Forgot your password?
typodupeerror
Businesses Medicine Facebook Social Networks Science

Drug Companies Lose Special Protection On Facebook 181

Posted by timothy
from the now-available-in-rectal-suppositories dept.
Hugh Pickens writes "Christian Torres writes that Facebook and the pharmaceutical industry have had an uneasy partnership in recent years and many drug companies didn't join the site until Facebook gave them a privilege that others do not have — blocking the public's ability to openly comment on a page Wall. But that's about to change when, starting Monday, most drug company pages will have to have open Walls. 'We think these policy changes support consistency for the Facebook Pages product and encourage an authentic dialogue between people and businesses on Facebook,' wrote Facebook in an email. AstraZeneca, which sells the antidepressant Seroquel, already shut down a page devoted to depression, Johnson & Johnson says it will close four of its pages, and other companies say they will monitor their pages more closely once the changes take effect. The industry is concerned that users might write about bad side effects, promote off-label use or make inappropriate statements about a product, and that the comments could raise concerns from government regulators."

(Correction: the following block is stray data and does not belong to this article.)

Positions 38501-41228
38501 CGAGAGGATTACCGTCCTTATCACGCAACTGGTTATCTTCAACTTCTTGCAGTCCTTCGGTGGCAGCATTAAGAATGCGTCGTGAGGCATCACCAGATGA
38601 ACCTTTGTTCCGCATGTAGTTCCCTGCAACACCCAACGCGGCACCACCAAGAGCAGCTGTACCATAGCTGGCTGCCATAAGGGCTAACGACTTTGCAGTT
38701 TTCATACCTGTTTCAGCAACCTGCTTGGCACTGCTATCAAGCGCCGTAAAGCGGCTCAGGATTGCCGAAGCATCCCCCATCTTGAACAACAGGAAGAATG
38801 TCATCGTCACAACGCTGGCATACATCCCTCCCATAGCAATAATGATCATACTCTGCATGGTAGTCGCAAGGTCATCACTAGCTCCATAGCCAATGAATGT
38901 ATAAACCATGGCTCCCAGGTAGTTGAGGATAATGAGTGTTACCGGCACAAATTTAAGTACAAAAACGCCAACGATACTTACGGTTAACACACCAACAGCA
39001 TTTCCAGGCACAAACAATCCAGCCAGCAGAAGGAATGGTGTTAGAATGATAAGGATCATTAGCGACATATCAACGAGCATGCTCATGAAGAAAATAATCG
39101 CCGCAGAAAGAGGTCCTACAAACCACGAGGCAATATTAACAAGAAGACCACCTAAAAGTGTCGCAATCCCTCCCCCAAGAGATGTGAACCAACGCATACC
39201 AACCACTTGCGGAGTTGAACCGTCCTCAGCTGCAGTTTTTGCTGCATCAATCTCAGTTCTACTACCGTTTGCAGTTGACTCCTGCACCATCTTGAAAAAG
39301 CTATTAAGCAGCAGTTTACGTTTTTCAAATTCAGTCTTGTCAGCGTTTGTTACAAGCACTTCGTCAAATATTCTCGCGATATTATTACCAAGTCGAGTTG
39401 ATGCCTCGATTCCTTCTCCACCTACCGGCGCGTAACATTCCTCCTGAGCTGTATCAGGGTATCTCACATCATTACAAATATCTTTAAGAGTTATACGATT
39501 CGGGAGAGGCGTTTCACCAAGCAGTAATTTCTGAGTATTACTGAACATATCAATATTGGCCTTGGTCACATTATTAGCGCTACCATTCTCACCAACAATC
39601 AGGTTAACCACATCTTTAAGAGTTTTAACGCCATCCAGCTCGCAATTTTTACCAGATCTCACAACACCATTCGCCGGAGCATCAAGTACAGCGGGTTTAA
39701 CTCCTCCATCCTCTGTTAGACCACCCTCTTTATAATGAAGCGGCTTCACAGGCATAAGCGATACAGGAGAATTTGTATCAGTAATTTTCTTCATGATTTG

This discussion has been archived. No new comments can be posted.

Drug Companies Lose Special Protection On Facebook

Comments Filter:
  • by Assmasher (456699) on Monday August 15, 2011 @08:18AM (#37092900) Journal

    Surely their commercial advertising budgets (which are freaking astronomical and reedonkulous) could afford an intern for this.

  • Heaven forbid (Score:2, Insightful)

    by Anonymous Coward on Monday August 15, 2011 @08:32AM (#37092992)

    anyone say anything negative about drug companies. Think about it, they're NOT in the business of producing CURES... they make all their money on TREATMENTS. And the longer you have to take their treatment, the more money you're throwing at them.

  • by TraumaFox (1667643) on Monday August 15, 2011 @08:43AM (#37093052)

    I don't really understand the point of pharmaceutical companies even having Facebook pages. I get enough of their advertising shoved down my throat on TV every day, I certainly don't want to be friends with them on Facebook. As far as government regulations go, it's sad enough that these companies have to disable wall postings to suppress people from talking about things like negative side effects, but I find it even sadder if people think the only place to have these discussions is on Facebook pages in the first place.